My friend was attempting to get in ahead of the curve and invest in something before it became common knowledge on Wall Street. I guess he believed that a former dot com boomer like myself was able to predict the next big business explosion. Sorry, it was a one time deal and I was lucky to have been in the middle of it all. I couldn't have predicted the Dot Com phenomenon any more than I can predict what dress socks I'll be wearing tomorrow. But I can predict this: I was an entrepreneur before the dot com boom and I continue to be so. SO back to my point...

The grand illusion is that marketers, business people and trend setters believe they can predict the future into what they want it to be. Those predictions are used to mold investors minds. Ten years ago when my company had done it's first $4 million in sales and finished it's IPO, I thought I knew what the World Wide Web was all about. Hundreds of web developers couldn't be sustained for long in an imploding market and off the shelf software made custom development companies obsolete. But, predicting blogs, open source sites, cookie cutter templates for a whole website, Bluetooth, ipods, Unix based Macs and the Harry Potter phenomenon, were beyond my imagination. BUT, I did know the Web back then would not be the web of today. If Nicholas Negroponte taught me one thing in his book Being Digital, it was that technology would always migrate to the coolest most efficient delivery system. That is a big lesson learned that I must apply to the here and now. And who decides the coolest delivery system? The consumer.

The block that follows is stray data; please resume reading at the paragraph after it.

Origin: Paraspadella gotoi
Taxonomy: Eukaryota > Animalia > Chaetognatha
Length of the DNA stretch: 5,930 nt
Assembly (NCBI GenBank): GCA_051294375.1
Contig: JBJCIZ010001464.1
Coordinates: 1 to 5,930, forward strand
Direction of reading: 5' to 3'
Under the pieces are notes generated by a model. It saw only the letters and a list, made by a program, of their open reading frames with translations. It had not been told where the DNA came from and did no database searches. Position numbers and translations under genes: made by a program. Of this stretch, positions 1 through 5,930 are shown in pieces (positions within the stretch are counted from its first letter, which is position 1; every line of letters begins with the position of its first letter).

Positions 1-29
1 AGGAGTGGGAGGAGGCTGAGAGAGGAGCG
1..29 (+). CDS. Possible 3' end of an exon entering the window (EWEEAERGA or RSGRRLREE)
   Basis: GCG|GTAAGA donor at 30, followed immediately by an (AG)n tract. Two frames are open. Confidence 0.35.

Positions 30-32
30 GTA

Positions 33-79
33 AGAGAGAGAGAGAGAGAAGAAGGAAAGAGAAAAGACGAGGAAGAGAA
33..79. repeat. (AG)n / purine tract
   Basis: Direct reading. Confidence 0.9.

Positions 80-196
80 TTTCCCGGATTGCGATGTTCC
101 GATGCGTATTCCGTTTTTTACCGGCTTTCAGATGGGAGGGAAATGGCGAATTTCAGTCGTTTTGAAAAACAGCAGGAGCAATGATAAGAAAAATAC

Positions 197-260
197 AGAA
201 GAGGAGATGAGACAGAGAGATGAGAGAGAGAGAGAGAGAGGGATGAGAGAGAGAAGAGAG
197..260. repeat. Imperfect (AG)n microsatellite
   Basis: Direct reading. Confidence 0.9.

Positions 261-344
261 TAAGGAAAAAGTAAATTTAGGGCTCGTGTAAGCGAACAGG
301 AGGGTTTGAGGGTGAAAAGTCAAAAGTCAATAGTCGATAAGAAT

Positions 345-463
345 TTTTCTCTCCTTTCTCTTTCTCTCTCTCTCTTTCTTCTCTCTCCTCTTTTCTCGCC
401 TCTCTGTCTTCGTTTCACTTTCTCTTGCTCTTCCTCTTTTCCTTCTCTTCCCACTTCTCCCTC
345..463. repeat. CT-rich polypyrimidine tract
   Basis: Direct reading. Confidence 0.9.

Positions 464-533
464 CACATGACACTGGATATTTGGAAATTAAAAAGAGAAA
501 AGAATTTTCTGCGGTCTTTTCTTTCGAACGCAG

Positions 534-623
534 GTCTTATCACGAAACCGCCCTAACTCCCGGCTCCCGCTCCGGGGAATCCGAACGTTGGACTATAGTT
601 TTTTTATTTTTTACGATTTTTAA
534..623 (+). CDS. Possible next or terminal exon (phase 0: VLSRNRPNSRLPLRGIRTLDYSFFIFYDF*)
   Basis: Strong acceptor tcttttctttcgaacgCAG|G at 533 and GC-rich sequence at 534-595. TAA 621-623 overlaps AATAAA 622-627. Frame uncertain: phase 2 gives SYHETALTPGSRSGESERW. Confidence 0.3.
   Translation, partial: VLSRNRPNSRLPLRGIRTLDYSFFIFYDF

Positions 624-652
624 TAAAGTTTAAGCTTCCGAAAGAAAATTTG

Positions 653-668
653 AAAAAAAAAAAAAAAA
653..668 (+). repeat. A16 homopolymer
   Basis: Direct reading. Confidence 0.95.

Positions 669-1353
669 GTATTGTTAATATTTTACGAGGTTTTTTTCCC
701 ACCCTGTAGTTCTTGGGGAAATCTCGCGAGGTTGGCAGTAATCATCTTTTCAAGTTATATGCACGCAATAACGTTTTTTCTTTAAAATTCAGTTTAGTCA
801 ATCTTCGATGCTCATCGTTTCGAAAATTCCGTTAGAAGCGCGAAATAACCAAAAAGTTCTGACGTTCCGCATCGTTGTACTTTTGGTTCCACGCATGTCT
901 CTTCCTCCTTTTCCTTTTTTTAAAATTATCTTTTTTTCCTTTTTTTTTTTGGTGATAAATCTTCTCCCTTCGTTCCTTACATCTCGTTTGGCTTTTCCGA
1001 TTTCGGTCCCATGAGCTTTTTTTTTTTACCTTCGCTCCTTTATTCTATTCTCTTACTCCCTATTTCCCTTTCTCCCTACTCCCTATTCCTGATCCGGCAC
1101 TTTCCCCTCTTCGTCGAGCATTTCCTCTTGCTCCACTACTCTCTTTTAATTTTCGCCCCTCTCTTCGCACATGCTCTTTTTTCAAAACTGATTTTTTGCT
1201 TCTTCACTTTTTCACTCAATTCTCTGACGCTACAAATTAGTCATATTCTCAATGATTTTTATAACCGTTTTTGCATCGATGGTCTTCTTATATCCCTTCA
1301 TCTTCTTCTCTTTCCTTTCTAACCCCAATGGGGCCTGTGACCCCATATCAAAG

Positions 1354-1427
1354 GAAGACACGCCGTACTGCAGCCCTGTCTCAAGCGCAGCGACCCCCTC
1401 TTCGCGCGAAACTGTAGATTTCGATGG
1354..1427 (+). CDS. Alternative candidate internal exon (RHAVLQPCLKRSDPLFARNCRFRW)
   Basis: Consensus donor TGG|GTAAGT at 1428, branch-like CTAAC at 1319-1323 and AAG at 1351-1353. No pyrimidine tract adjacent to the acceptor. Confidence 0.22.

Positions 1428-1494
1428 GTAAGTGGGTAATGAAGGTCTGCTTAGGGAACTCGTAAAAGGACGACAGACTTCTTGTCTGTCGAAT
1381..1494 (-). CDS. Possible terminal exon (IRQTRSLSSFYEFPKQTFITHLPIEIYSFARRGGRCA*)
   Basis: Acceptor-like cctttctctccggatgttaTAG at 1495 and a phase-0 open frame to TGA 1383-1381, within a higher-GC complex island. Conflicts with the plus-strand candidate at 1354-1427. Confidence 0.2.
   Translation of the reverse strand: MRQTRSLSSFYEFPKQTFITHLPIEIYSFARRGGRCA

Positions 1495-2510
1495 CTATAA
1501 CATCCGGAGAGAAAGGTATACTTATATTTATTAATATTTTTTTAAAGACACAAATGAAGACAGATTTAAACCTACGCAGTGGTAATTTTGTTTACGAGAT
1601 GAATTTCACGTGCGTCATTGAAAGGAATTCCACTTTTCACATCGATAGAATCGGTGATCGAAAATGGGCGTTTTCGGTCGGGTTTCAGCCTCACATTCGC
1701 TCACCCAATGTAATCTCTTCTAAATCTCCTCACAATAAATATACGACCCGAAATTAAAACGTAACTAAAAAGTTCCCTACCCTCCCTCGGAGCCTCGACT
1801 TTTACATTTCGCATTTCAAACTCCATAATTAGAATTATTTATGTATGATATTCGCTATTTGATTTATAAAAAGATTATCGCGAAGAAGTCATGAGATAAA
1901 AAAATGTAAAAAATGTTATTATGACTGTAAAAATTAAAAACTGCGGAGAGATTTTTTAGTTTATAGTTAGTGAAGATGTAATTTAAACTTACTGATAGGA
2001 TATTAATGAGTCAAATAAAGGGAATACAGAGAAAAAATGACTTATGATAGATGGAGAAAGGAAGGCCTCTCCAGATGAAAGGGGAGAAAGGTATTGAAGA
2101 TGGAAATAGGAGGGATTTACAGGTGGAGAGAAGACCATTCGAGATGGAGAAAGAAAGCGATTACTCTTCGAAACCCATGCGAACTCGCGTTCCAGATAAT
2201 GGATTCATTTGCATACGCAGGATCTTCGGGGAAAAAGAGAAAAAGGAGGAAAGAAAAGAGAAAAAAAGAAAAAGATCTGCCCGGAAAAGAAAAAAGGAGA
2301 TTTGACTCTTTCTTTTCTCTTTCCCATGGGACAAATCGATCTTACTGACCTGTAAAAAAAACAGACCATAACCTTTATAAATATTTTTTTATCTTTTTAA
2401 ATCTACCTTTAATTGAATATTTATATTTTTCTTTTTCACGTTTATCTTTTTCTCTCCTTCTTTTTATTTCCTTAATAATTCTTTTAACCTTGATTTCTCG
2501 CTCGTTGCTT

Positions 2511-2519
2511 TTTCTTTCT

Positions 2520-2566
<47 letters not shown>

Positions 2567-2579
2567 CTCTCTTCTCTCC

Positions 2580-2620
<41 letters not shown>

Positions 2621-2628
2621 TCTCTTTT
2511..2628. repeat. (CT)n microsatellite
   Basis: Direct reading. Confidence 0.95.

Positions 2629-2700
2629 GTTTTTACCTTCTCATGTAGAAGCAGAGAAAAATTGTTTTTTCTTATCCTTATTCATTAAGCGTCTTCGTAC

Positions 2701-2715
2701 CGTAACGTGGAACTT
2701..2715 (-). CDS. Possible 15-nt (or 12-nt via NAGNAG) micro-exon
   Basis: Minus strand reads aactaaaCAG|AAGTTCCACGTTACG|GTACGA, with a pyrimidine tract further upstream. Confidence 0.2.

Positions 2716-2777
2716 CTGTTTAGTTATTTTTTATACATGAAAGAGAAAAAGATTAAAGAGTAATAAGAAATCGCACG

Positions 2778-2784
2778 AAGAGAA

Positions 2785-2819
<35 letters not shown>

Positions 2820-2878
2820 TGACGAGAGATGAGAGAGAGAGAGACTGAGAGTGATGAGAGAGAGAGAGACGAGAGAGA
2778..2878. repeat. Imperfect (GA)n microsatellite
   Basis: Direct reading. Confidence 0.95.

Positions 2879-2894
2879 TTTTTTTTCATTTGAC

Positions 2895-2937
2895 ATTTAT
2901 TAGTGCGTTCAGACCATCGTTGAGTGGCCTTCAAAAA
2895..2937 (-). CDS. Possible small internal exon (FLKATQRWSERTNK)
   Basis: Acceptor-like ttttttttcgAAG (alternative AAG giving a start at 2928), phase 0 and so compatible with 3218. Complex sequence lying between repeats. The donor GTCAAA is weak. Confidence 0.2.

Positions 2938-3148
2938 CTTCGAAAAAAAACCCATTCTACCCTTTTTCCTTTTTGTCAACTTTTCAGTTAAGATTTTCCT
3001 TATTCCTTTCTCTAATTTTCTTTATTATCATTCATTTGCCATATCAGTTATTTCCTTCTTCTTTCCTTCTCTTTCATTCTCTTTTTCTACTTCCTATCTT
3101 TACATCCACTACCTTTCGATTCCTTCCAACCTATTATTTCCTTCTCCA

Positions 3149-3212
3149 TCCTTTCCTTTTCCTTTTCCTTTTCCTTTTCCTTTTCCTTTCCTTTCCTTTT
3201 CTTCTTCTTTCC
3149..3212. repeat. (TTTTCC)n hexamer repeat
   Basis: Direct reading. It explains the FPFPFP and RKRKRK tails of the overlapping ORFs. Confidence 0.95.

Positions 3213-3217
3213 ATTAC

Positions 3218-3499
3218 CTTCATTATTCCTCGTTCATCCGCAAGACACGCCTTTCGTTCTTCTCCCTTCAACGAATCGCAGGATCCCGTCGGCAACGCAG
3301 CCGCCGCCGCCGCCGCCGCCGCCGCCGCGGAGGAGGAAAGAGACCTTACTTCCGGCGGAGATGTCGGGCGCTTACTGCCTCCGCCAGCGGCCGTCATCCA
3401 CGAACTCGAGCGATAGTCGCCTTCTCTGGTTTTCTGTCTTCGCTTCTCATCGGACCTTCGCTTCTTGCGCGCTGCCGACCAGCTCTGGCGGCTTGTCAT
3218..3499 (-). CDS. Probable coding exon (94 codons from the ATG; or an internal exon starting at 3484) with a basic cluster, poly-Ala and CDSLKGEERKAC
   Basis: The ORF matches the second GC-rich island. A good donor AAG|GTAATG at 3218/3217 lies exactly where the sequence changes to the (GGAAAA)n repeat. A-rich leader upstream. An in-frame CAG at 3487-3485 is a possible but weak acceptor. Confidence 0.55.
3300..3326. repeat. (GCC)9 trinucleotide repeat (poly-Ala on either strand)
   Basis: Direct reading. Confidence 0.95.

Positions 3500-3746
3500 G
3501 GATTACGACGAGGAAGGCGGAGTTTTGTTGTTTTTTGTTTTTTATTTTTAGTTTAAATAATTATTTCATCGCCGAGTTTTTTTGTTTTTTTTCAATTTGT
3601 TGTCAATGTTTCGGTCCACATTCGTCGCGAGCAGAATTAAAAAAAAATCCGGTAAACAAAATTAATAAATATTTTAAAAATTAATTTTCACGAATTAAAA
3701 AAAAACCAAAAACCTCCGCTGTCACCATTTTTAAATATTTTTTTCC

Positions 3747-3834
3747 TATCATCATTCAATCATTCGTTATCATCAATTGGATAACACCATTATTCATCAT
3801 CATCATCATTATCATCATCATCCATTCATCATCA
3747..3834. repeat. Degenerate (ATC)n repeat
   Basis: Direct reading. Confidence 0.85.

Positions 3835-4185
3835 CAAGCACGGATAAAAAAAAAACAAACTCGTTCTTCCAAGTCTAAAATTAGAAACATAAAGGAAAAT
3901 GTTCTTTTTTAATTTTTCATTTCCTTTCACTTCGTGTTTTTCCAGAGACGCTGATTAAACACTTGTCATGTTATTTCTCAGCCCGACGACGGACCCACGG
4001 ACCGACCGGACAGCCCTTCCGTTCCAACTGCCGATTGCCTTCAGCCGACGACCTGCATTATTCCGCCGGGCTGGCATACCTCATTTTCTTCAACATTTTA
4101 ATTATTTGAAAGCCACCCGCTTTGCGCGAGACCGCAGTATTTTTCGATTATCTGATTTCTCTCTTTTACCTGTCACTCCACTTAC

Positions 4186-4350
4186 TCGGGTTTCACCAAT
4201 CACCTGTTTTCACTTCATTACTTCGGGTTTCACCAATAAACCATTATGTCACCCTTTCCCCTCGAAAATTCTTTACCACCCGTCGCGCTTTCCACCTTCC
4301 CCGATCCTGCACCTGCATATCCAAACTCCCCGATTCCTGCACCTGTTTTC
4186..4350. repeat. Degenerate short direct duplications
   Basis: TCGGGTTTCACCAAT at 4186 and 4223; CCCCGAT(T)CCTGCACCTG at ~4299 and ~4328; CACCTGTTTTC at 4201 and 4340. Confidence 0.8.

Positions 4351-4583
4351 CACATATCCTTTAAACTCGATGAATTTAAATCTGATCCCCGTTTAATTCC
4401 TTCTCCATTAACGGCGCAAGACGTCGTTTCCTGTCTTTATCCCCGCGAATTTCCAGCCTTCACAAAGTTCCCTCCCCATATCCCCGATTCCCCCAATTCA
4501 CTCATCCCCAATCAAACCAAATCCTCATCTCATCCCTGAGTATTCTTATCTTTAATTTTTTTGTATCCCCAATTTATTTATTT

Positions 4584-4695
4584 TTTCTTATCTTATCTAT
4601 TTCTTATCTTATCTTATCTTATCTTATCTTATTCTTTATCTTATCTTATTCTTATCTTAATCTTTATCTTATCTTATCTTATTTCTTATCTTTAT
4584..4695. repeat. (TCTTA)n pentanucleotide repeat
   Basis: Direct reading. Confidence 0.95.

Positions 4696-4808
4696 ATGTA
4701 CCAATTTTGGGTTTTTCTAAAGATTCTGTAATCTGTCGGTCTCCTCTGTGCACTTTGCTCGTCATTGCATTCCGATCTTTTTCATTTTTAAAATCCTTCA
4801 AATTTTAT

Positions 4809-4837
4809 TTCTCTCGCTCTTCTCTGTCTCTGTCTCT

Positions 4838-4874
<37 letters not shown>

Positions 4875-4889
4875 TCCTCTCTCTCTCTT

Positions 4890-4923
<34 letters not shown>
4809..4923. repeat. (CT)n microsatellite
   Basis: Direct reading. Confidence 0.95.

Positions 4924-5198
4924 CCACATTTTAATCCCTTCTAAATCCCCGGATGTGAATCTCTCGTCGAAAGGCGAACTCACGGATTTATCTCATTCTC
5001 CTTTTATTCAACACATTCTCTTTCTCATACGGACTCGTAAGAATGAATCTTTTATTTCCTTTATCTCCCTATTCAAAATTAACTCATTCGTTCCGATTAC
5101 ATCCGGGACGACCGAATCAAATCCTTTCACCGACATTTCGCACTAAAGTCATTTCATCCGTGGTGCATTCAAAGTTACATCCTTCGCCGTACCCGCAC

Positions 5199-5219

If you think I'm out there, just look at VHS vs. Beta. For some reason the consumer went crazy over the bulky VHS tapes of poorer quality, while the much better broadcast beta was never adopted. Was it the fact that Beta was more expensive than VHS? Probably. In the 70's price was very important, but today's consumer doesn't make choices based on price. It's the emotional connection that is primary.

It always reminds me of one thing: What is hot today may not even exist in ten years.

Just pick-up a copy of TIME Magazine from years gone by and look for the Mega Trends issue they do from time to time. It will make you laugh almost as hard as watching Jack Tripper wear knit bell-bottoms with a pink sweater. You can't predict what people will love and what they will discard.